Go to Admin » Appearance » Widgets » and move Gabfire Widget: Social into that MastheadOverlay zone
Someone told me today that in order to connect to young people, I can’t go bashing violent, destructive rappers, many of whom have become their heroes. They said that by speaking plainly about the horrible messages that our kids consume everyday, I might alienate those kids who’ve become convinced that men like Lil Wayne (who has been locked up more times than I can count, and honestly may be dying) are their true role models.
I said this to my friend:
1) I’m not bashing rappers, because I love most of them. I love hip hop more than any other genre of music, and I didn’t even start listening to music until hip hop hit the scene. Rappers are also my brothers, and I show my love by encouraging them to consider the power of their messages. In fact, I dare say that I study the most ratchet music out there, and I actually enjoy a lot of it. I don’t appreciate the destructive message, but just like eating greasy, fattening food, there is a joy we get from expressing ourselves without restraints. So, rather than presenting myself as the dietitian who pretends that he hates chocolate cake, I am the guy who says, “Look, I know you love this stuff and I love some of it too. But we have to think about what this is doing to our bodies.”
The same is true for digesting toxic messages. Sure, creative expression without any consideration for social responsibility is a lot of fun. But we can’t simply allow our desire for a good party to make us forget that we have rappers that are hypnotizing young kids to believe that “if a n*gga makes you mad, you need to blow his g*ddamn brains out.”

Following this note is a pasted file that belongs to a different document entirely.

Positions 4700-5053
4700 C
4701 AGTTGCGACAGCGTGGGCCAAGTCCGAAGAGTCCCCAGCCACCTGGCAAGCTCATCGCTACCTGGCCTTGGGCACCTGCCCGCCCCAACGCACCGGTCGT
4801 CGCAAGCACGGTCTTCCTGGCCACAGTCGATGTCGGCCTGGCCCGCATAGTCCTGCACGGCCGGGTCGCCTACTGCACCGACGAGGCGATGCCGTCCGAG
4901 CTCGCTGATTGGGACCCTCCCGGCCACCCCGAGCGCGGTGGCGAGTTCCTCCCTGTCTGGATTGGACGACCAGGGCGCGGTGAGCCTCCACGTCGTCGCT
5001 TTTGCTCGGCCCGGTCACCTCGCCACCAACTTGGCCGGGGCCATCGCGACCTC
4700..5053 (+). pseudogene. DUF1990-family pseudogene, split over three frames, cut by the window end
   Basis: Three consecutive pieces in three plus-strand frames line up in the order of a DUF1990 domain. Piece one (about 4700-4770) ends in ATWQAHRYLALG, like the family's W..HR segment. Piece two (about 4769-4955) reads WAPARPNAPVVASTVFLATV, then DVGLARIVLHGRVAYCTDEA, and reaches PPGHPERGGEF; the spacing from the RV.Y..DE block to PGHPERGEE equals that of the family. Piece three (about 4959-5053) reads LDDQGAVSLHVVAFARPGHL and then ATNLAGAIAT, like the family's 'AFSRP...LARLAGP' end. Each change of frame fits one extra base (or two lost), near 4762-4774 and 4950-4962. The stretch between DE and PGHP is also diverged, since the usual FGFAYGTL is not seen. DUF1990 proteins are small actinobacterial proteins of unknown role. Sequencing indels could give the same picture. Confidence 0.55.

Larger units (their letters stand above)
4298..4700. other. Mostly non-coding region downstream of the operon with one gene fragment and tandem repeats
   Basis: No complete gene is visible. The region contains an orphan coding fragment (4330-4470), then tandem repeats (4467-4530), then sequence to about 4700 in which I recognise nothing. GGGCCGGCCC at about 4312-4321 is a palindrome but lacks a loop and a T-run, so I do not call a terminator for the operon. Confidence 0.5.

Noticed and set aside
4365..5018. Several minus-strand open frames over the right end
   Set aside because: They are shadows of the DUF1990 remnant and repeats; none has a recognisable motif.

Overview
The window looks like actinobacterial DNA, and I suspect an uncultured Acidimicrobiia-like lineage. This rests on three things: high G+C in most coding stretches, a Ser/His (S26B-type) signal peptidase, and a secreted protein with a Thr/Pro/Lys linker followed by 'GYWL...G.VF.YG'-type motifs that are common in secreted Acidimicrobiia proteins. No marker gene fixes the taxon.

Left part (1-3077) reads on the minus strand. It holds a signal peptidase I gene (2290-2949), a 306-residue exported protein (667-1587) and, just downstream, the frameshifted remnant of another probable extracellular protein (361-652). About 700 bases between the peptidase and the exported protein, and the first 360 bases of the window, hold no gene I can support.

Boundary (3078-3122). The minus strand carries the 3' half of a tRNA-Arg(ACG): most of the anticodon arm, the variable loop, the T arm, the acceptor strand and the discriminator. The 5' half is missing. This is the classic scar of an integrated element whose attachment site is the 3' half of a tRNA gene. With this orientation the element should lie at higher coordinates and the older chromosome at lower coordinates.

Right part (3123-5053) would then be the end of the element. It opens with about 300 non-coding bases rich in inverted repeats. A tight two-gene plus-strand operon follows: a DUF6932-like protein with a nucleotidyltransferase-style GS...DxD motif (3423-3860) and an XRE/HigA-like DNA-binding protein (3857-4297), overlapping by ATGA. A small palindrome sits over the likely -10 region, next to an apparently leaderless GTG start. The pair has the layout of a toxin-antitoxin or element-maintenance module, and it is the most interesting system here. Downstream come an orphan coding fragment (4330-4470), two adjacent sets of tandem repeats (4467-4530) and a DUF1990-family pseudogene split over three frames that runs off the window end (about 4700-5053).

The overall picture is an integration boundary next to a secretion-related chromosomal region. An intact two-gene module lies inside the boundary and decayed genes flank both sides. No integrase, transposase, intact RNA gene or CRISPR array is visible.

2) If someone is teaching your child things that are going to put him in prison or the morgue, you are responsible for your child’s demise if you choose to keep your mouth shut. I’m a parent, just like most of the people reading this message. I have to be honest and say that my kids DO NOT listen to hardly anything I say. The same hood culture that dominates the psyches of disadvantaged kids has also sunk into the brains of my own, with various degrees of impact. So, the way I keep myself calm while having those wretchedly difficult conversations is that I know that even if they go out into the world and make dumb decisions because of these negative influences, they can never say, “my father didn’t warn me.” Being honest, that’s about all a parent can do.
My mama didn’t tell me the things I WANTED to hear and neither did the father who raised me. They told me what I NEEDED to hear, and that’s why I’m not writing this message from a prison cell. I didn’t listen to them as much as I should have, as no kid does. But as I got older and started to realize what kind of man I wanted to be, those messages became more and more relevant with each passing day.
My note for the hard-working parents seeking to raise their kids above the BS is simple: DON’T-GIVE-UP and keep on having those difficult conversations. It’s not easy for any of us.
Dr. Boyce Watkins is a professor at Syracuse University and author of the book, “Commercialized Hip-Hop: The Gospel of Self Destruction.” To have Dr. Boyce commentary delivered to your email, please click here.